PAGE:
Possumhaw: Mystery in the making

 

 

Shannon Bardwell

 

 

"If you know anything about ducks, you know a baby duck will imprint itself on you. It misses its mother."

 

Michael Leunig, Australian cartoonist/poet

 

Australian National Living Treasures Award, 1999

 

 

 

Gazing out the sunroom window I noticed movement in the garden's raised bed. Just over the top of the railroad tie, something brown went around and around. I stared for minutes, watching and thinking what it might be. My thoughts ran mostly to squirrels. Perhaps it was the back of a squirrel and he was digging in the flowerbed. Maybe to hide an acorn or to dig one up. It flipped over and over again. Maybe it was his tail. Leaning into the den, I asked Sam, "You want to see something strange? I can't quite make out what it is."

 

Sam readily joined me at the window. Still, neither of us could make out what it might be. Sam decided to go outside and take a look while I remained at the window. Within a few steps from the raised bed Sam stopped and turned back. For one moment I was a bit alarmed, but then saw his smile. Once he was inside I asked, "What was it?"

 

"A duck," he said, "building her nest." Our white Pekin duck was building a nest in the flowerbed by hollowing out a small spot in the dirt. The brown we saw was her throwing dead leaves up and out of the hollow. A while later I could see her white head and orange bill just above the railroad ties. While I went ahead with inside chores, Sam moved on to outside duties. I checked on her once again from the window. She was slightly opening and shutting her bill, not making a sound. I decided she was practicing her Lamaze breathing.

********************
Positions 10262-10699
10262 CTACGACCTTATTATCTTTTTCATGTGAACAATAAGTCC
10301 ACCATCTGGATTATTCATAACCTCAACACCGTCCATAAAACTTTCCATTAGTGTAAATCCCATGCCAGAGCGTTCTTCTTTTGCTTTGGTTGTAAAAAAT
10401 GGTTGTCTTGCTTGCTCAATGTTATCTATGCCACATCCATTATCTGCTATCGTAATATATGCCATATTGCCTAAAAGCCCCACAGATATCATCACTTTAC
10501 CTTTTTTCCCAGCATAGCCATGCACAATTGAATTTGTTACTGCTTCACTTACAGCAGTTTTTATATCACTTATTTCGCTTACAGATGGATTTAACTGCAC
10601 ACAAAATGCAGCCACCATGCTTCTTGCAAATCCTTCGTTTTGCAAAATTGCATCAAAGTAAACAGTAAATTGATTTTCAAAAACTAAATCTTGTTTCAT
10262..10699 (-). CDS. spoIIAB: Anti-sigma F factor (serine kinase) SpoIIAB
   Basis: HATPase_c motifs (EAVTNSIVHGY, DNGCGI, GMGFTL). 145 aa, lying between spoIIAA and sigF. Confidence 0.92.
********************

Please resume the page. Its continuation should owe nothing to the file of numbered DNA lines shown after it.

Much later I walked outside to check and found her gone. The duck was gone, but there were four nicely-laid eggs. I gathered them and returned to the house to wash them and put them away. The two Pekins, Helen and Hilda, regularly lay eggs, but we usually find them in various places and broken. Unfortunately, eggs are a delicacy to many critters here in the Prairie. Duck eggs are a healthy bit larger than chicken eggs, and their yolk is a deep orange. They look a bit ridiculous in the chicken egg carton.

 

A few weeks before I had found another nest in another flower bed and had collected those eggs. There were also four. The first four eggs had provided our broccoli and cheese quiche. The ducks are offering a home-delivery egg service. Perhaps since we are homebound so much more than usual, we are more available to see the ducks and find their eggs.

 

A neighbor gave me my first Pekins; they were adults. Later I purchased ducklings. I knew nothing about raising ducks. I raised the ducklings in the spare bathroom until they could be moved to an outdoor pen. I taught them to swim in a baby swimming pool. Regardless of what is said about ducks, swimming did not come naturally. Seven years ago Helen and Hilda were released to the lake. They have a floating platform for protection from night predators. A platform and my prayers.

 

 

 

Shannon Rule Bardwell is a Southern writer living quietly in the Prairie.

 

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